Eight years ago, the X Games debuted a new event wherein skaters rolled down a nine-story drop-in, flew over a “death gap,” then landed on a wooden hill that led up a 27-foot quarterpipe. The Big Air event was held on the MegaRamp, which has since become a stalwart of the Games and modern skateboarding.
Today the ramp sits dissected in a warehouse in Industry, California, but will become the focal point at X Games 18 this summer in downtown Los Angeles, when master builder Brian Harper begins the mega-task of reconstructing the ramp.
“We’ve got it down to about four days,” says Harper, “but it’s a long four days.” Harper runs CA Ramp Works, the company that built and owns the MegaRamp, and will oversee the 120-odd pieces loaded onto four flatbed trucks for three 15-mile trips downtown. Then a 10-man crew will work 12-hour days to build the pieces around scaffolding installed over the last 48 hours, a job requiring three cranes, several forklifts, and a man bucket.
Though instantly recognizable and possibly the most photographed single thing in skateboarding’s 60-year history, the MegaRamp is a youngster.
“Danny [Way] dreamed this scenario up,” says Harper, recalling meetings and sketches with the legendary pro throughout the late 1990s. “And we’re all skateboarders so we all knew what felt right... with Danny’s knowledge and our experience in building, we figured it out.”
Harper completed construction in summer of 2001 at the now defunct Point X Camp near Temecula, California. Way was its first rider. Harper would go on to de- and reconstruct ramps in Mexico, Brazil, Vista, California (where the only permanent MegaRamp resides on Bob Burnquist’s 12-acre farm), China (where Way jumped the Great Wall), and finally to downtown L.A. in 2004, where guess who took gold at X Games 10.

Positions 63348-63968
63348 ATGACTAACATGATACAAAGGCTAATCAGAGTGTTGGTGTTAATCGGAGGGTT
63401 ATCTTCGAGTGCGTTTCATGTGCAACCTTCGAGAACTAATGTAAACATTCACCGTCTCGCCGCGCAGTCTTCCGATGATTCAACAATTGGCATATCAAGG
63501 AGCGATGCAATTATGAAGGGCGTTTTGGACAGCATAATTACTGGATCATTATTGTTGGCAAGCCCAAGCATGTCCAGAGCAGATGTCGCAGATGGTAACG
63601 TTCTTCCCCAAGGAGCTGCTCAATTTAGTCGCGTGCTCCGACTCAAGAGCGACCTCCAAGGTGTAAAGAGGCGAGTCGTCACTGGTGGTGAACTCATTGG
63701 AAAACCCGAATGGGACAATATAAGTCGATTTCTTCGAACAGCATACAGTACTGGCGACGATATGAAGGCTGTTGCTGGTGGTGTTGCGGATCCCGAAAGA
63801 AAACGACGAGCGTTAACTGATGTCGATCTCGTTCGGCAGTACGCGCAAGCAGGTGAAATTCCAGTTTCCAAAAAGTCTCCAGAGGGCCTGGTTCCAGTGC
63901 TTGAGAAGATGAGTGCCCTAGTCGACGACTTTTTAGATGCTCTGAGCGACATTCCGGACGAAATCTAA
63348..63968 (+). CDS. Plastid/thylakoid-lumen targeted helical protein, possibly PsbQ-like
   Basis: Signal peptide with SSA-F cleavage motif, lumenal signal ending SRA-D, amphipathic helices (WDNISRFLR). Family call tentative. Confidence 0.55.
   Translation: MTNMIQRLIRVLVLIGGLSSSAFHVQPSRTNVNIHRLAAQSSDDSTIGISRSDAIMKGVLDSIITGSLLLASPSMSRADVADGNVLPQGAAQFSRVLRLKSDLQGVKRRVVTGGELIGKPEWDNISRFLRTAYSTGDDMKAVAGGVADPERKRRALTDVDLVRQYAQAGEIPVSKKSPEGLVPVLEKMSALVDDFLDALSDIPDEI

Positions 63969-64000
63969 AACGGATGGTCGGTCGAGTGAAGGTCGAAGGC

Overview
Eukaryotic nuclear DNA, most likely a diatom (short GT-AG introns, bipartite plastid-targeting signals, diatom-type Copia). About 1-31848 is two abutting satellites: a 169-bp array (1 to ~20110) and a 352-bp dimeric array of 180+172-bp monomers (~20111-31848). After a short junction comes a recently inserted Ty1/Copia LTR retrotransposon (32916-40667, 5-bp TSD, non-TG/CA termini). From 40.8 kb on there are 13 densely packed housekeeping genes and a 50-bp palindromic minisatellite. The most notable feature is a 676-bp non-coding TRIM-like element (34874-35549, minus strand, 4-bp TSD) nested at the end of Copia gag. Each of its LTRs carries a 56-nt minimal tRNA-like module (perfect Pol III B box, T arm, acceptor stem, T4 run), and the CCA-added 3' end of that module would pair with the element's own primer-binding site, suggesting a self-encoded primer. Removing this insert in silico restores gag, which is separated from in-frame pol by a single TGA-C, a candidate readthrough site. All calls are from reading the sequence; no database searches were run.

End to end, the ramp spans 330 feet, the length of three brontosauri. Its hollow skeleton is steel, covered with birch plywood, which is covered with quarter-inch thick sheets of a composite and water-resistant material called Skatelite. The roll-in has two peaks: One 88 feet from the ground and another 15 feet lower. From there, riders roll down at about 55 mph towards one of two gaps, 50 feet and 70 feet, then -- hopefully -- touch down safely on the wide wooden landing.
Most slide off then, content with still being alive, but a few stay on and roll up the quarterpipe to take to the air, ending a spectacular feat even more spectacularly, or thoroughly breaking themselves. Pat Duffy shattered his tibia; Tony Hawk floated a beautiful backside air 15 feet over the coping. And six weeks ago, 12-year-old wunderkind Tom Schaar landed the first 1080 in skateboarding, on the Mega's quarterpipe.
Could you have one in your back yard?
“Sure,” says Harper. “For $500,000.”
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